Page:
However, he said he considered it a “tremendous overstatement to say that this is a — that Donald Trump pulled a hat out of the bag.”
“This was a — this was something he should have been expected to do. He did it,” he continued. “Congratulations to him, but let’s temper our excitement over Donald Trump’s performance tonight.”
4. Wallace reasoned that Mueller’s testimony did not give Trump a “clean legal bill of health.”
Following former special counsel Robert Mueller’s testimony last year, Wallace concluded that it did not give the president a “clean legal bill of health”:
“There were a lot of damaging facts that were related,” he said. “And to the degree that he came forward, and he didn’t often, but that Mueller did say some things that were negative about the president in terms of enumerating allegations in his report.”
5. Wallace believed there was “meat on the bones” of the partisan impeachment inquiry.
Shortly after House Speaker Nancy Pelosi (D-CA) announced a formal impeachment iniquiry into President Trump, Wallace declared that it did, in fact, have something to it. He said:
The fact is that President Trump and his staff have really said quite a lot since Sunday in trying to explain or defend what they did that puts a lot of meat on the bones. The fact that the president says that in that congratulatory phone call with the president-elect at that time of Ukraine, he did talk about Joe Biden. He did talk about Joe Biden and his son and possible corruption and expressed some concern about wanting the Ukrainian president to look into that.
It may not bear fruit, but there is some meat on the bones here, both in terms of what the president said to the Ukrainian president and the actions that he had taken to stop aid before he made that call. So, there’s going to be something here for Congress to investigate, whether it ends up rising to the levels of articles of impeachment, we don’t know.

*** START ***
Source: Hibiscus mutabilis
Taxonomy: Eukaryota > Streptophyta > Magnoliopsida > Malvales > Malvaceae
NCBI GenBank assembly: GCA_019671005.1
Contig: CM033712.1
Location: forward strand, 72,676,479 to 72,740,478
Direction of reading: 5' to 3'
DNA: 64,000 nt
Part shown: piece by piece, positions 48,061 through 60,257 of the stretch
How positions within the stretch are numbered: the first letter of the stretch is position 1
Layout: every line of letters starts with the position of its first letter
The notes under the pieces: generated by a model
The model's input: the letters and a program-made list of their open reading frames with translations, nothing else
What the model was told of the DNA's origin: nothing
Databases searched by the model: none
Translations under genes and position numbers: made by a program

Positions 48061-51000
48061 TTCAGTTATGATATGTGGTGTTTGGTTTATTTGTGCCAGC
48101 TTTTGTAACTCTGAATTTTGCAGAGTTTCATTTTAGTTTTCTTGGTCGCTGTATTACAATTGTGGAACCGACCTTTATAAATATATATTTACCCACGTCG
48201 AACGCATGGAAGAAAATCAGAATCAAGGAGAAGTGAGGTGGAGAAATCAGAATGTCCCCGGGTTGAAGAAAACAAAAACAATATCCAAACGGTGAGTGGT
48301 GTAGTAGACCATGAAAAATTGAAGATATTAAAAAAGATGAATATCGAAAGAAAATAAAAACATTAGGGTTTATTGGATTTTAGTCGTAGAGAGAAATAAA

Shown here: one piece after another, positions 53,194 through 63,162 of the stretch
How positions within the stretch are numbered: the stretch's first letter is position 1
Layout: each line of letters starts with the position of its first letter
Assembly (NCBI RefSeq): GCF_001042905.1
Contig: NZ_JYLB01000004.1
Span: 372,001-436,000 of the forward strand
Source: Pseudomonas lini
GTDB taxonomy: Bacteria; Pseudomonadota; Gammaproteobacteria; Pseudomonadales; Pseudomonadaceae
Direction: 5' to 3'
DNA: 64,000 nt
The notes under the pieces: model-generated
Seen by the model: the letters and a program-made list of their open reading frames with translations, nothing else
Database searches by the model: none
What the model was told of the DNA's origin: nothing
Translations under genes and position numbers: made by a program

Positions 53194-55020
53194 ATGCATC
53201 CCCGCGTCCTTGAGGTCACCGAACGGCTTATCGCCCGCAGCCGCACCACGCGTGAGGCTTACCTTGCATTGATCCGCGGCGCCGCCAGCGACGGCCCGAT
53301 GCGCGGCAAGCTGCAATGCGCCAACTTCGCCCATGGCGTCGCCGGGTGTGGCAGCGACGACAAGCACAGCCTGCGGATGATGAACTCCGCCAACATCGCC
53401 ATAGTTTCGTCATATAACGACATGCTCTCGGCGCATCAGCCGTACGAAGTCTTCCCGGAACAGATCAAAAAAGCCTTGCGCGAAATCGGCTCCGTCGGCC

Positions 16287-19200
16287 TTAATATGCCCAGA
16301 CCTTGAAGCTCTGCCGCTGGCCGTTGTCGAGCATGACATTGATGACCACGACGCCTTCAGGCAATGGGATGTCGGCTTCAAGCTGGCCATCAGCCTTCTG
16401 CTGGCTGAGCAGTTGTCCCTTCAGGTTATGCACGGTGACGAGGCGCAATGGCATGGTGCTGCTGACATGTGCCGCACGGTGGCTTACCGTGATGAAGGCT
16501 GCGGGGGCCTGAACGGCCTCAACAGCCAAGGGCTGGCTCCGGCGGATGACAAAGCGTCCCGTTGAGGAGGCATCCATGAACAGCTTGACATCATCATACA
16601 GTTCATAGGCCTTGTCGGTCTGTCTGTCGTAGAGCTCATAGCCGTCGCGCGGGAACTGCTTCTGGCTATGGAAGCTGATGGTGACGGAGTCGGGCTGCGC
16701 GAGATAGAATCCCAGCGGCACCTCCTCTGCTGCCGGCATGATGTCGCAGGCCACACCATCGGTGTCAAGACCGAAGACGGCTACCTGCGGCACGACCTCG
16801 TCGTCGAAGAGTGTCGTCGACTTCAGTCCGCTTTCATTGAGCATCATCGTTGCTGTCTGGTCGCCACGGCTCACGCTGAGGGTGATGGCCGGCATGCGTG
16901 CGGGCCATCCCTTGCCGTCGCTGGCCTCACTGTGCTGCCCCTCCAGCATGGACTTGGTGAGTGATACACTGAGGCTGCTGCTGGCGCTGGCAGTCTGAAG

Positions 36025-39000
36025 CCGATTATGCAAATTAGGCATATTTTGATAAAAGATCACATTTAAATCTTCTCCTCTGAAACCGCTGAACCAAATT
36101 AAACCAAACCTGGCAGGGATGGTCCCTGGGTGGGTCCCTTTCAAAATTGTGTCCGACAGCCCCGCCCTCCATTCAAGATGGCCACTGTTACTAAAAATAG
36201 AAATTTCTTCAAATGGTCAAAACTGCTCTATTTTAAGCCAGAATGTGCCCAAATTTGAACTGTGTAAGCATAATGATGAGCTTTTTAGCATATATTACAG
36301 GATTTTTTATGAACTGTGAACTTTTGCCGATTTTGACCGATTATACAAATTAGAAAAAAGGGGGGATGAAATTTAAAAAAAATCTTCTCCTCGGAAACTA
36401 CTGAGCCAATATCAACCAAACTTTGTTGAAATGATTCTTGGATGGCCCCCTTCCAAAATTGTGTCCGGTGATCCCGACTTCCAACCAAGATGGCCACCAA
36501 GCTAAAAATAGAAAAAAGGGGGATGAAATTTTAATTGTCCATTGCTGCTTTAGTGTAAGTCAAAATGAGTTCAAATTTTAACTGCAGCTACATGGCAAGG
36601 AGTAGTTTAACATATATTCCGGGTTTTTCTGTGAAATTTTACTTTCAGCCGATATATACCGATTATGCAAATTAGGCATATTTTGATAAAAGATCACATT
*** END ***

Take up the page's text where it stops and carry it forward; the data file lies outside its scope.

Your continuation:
Wallace would later go on to say he felt “goosebumps” after Democrats finally voted to approve a resolution outlining the procedures for the impeachment inquiry.
“As they called the vote, I have to say I can feel goosebumps,” Wallace said. “You cannot overstate how dramatic this is and what a decision the Democrats have made to pursue this course.”
6. Wallace said there was “no question” Trump was “stoking racial divisions”
During a July 2019 interview with White House adviser Stephen Miller, Wallace stated, unequivocally, that Trump was “stoking” racial divisions in the country:
Fox’s banner is weak — “critics point to a history of controversial statements” by Trump — but Chris Wallace’s words are strong: “There is no question that he is stoking racial divisions.” pic.twitter.com/7Hlsz1rDJV
“Nobody has any problem with what the president’s policies have been. It’s when he goes into stoking racial fears,” the anchor said. “I’ve never called any of his tweets racists, but there’s no question that he is stoking racial divisions.”